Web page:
“Infertility. I hate the word, the label for my “condition.” I hate that it oozes and creeps into every corner of my world, its fingers gripping my heart with a crushing force without a moment’s warning. I hate that this is our reality. That one word – its oily blackness – creeping, oozing down the walls, changing everything. And not just for me. Oh how I wish that were the case, but it has changed things for all of us. That one word – the reality of it all – has forever altered every member of this family.” – an entry from my journal May 2006
As I lay beside my girls while they slept on Thanksgiving Day, I was overwhelmed by how the Lord has blessed me. Of course, they are so peaceful when they are asleep, those feelings of thankfulness aren’t always quite so readily accessible when they are awake. But seriously, I lay awake as they slept, watching their precious faces and reminiscing over the journey that brought me here.
I have longed to be a mother for as long as I can remember. Like many little girls I played with dolls constantly, imitating my own mother’s tender smile, sweet baby talk, and of course, the occasional stern reprimand. (Isn’t it interesting when we see our parenting through the eyes of the one being parented?) Anyways, you get the picture. I loved being a “mom.”
When I was 11, I remember feeling that distinct tug on my soul. My sister, Susan, was a baby – and oh how I wished she was mine. I remember being at a party, all the kids were playing outside, we were at the house of a boy I had a huge crush on – I think his name was Jason. But that night all I wanted to do was to hold that baby. She fell asleep in my arms – oh I was so proud of myself. She was so peaceful as I cradled her against my body, so tiny, so trusting. She was completely dependent on me as I slowly rocked her, shhing and whispering to her when she’d stir. I didn’t want to, I couldn’t, let her go. The echoes of laughter tumbling through the air as all the other kids played tag and caught lightning bugs. But I barely noticed, I was lost in a world, in a dream, where I was a mom and this soft, warm, trusting beautiful creature belonged to me, belonged here, sleeping in my arms, our hearts beating against one another, her breath, soft on my shoulder, mine on her cheek, whispering kisses into her hair. Do you wonder as you think about that little girl of 11 with such big hopes and dreams – what is this world we live in? Who is this God she places her hopes in, who she believes in, that He would put this desire in her so deep, so deep, only to hold it always out of reach? I know I did.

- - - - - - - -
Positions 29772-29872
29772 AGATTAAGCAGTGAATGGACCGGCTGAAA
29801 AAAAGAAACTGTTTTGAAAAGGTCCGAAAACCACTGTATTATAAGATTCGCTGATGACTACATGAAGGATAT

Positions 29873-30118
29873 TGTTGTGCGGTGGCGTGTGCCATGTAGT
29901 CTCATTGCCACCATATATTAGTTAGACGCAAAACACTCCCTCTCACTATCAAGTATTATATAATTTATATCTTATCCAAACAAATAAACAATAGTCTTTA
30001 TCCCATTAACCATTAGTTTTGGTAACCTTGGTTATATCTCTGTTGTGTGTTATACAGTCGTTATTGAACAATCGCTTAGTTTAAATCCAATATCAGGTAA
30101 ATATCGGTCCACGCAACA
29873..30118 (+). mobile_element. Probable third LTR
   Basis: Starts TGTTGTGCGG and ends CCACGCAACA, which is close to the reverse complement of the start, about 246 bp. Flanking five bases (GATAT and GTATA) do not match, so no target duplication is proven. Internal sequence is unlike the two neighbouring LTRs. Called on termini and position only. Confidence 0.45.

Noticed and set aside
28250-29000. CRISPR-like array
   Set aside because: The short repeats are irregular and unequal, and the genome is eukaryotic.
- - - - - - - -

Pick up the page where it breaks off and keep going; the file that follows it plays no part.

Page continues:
When my youngest sister Amanda was born I was 16. I loved it when people assumed she was mine. I remember strangers asking how old my baby was. I remember the pride that welled up inside of me as I would tell them her age, purposefully leaving out the part about her not belonging to me.
I never doubted that I would be a mom. Not until it didn’t happen as I had planned. For many years we waited and prayed. I begged and pleaded, I bargained with God. I made promises impossible to keep if He would just give us a baby. I eventually came to the understanding that He had different plans than I did. His picture of our family would be very different than what I had pictured. I came to realize that God has already handpicked each and every one of our children. Some of them would come from other wombs, and I hoped that some of them would come from mine. But even in the middle of speaking that truth with conviction, my heart was breaking. My hope would wax and wane. I hated the label that I had become.